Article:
As waters in the Arctic warm in response to climate change, populations of some fish species may grow at the expense of others, a new study suggests.
Researchers analyzed a century’s worth of population data for four species in major fishing regions near Russia and Norway. By combining oceanographic data with the census data for certain species of cod, herring, haddock and capelin, University of Oslo marine biologist Leif Christian Stige and his colleagues learned how well young fish do in warmer and cooler water temperatures. They report their findings online June 8 in the Proceedings of the Royal Society B.
In general, populations of all four fish species did well during warmer-than-normal years, the researchers found. That could stem from a number of factors, says Stige. Fish grow more quickly when waters are warm, so they spend less time at a size that makes them vulnerable to larger predators, he notes. Also, warmer years in those regions also seem to be associated with higher growth of algae and other organisms at the base of the food chain, another likely contributor to faster growth and higher survival rates in fish.
But warmth-induced good times didn’t last for all species, the researchers found. In the years after warm spells, the numbers of young capelin — a small type of smelt that’s an important prey species for larger fish — plummeted, probably because they were consumed by the large numbers of herring, cod and other predatory fish that had thrived and survived the previous warm year. Whether these populations might reach a new stable size in subsequent years is not clear, the researchers say.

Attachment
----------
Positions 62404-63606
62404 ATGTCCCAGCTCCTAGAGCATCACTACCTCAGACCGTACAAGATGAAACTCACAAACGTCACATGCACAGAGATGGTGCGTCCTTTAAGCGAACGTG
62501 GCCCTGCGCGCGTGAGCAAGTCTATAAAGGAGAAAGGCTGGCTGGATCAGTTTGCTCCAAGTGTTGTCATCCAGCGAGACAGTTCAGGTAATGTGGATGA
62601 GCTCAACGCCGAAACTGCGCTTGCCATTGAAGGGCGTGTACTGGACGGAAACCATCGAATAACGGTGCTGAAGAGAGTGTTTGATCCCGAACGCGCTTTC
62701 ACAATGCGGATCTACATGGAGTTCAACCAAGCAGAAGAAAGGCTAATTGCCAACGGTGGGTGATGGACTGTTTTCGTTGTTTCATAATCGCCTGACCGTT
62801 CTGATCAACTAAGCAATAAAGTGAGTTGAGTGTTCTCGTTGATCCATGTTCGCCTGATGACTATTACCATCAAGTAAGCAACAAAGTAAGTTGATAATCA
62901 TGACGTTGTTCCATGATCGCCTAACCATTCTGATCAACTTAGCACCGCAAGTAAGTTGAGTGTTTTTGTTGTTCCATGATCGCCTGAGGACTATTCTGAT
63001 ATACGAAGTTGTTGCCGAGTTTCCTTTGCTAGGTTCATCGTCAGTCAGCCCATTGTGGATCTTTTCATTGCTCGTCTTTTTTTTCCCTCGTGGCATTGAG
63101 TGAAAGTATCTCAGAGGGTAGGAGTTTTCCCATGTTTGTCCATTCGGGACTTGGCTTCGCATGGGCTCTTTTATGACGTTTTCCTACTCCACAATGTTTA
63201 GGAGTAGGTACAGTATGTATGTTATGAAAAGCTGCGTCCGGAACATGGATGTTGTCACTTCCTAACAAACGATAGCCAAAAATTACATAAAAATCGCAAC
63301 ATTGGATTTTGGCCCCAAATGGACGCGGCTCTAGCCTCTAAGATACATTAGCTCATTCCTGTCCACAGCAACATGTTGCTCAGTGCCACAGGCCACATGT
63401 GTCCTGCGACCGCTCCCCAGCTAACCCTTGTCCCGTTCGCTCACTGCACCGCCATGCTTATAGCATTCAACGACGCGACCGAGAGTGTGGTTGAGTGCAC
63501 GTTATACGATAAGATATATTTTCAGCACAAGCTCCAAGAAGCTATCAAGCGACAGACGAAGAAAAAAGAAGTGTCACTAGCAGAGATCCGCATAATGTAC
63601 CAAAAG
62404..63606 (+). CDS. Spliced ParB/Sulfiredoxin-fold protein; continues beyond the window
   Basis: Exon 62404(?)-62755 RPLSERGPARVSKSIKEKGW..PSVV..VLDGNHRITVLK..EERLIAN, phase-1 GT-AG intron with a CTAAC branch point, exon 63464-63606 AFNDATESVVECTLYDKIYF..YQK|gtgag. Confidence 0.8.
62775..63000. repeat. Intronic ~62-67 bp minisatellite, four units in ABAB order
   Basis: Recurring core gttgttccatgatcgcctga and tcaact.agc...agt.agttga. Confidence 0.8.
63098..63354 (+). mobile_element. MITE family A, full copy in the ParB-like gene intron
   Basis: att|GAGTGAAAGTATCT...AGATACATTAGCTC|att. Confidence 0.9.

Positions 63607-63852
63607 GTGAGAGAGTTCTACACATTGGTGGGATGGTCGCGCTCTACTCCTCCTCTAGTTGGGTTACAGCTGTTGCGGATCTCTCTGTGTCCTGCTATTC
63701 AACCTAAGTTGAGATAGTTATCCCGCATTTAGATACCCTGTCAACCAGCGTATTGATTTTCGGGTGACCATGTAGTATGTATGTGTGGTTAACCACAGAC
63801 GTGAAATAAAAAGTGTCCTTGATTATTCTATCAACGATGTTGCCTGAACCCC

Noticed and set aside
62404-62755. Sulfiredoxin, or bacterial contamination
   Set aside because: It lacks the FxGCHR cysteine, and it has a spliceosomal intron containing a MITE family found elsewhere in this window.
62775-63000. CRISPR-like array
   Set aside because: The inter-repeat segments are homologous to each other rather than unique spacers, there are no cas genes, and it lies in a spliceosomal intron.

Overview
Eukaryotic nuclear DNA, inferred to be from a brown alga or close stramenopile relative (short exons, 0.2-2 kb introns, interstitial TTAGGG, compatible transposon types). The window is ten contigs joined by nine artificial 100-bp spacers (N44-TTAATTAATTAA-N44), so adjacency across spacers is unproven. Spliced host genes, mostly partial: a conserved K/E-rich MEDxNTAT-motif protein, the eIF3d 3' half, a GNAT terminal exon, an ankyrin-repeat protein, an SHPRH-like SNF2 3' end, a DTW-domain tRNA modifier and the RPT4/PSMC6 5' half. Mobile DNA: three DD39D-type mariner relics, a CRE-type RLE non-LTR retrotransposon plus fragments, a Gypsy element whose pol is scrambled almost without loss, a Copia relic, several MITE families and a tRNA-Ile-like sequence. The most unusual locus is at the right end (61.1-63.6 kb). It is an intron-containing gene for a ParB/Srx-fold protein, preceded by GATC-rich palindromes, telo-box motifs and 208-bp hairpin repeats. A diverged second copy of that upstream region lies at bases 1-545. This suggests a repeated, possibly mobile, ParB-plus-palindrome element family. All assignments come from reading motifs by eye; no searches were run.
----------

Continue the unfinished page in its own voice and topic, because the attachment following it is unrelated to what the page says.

Although some scientists suggest that warmer seas will be more biologically productive, the new findings suggest that the influences of a warmer climate may be mixed at best, Stige says. It’s also tough to extrapolate how the effects of sea-surface temperature might unfold in a future world that is consistently warmer than today but that still has year-to-year temperature variations, he adds.